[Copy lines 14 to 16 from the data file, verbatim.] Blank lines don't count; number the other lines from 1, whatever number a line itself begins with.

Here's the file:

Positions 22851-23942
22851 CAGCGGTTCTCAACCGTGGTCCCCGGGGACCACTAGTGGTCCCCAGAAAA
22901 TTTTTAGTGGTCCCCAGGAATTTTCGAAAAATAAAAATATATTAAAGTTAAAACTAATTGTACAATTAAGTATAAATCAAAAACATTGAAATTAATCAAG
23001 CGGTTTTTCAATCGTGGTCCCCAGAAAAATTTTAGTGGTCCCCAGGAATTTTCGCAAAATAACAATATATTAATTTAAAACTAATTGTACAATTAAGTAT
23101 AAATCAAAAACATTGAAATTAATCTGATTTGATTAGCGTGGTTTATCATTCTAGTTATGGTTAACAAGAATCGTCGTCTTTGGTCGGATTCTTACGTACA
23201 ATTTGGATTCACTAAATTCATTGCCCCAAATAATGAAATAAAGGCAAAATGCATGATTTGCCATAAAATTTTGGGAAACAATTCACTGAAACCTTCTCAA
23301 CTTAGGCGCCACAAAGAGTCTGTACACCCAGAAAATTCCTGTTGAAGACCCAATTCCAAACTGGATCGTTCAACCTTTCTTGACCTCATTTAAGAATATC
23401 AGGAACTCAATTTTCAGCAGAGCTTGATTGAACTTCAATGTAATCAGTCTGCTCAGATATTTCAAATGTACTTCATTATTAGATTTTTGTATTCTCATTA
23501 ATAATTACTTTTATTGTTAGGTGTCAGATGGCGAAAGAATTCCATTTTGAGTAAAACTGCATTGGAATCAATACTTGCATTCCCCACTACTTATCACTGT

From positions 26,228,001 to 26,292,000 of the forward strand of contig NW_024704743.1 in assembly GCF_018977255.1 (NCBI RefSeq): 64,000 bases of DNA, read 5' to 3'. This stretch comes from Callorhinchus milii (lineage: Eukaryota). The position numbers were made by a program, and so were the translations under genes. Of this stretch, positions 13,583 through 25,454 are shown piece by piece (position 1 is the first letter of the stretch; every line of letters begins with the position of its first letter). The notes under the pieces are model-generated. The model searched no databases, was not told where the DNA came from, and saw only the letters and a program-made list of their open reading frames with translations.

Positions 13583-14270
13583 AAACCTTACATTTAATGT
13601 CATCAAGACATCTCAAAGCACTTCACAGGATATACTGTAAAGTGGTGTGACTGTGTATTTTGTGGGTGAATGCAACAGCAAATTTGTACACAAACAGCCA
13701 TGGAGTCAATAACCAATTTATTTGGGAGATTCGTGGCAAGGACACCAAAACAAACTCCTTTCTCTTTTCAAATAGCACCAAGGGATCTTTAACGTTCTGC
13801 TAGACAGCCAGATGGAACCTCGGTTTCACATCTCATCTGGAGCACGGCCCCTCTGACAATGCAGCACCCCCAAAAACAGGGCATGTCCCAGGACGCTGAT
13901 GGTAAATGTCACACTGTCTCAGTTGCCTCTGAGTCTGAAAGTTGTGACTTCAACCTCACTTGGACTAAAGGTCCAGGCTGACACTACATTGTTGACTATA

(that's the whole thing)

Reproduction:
13701 TGGAGTCAATAACCAATTTATTTGGGAGATTCGTGGCAAGGACACCAAAACAAACTCCTTTCTCTTTTCAAATAGCACCAAGGGATCTTTAACGTTCTGC
13801 TAGACAGCCAGATGGAACCTCGGTTTCACATCTCATCTGGAGCACGGCCCCTCTGACAATGCAGCACCCCCAAAAACAGGGCATGTCCCAGGACGCTGAT
13901 GGTAAATGTCACACTGTCTCAGTTGCCTCTGAGTCTGAAAGTTGTGACTTCAACCTCACTTGGACTAAAGGTCCAGGCTGACACTACATTGTTGACTATA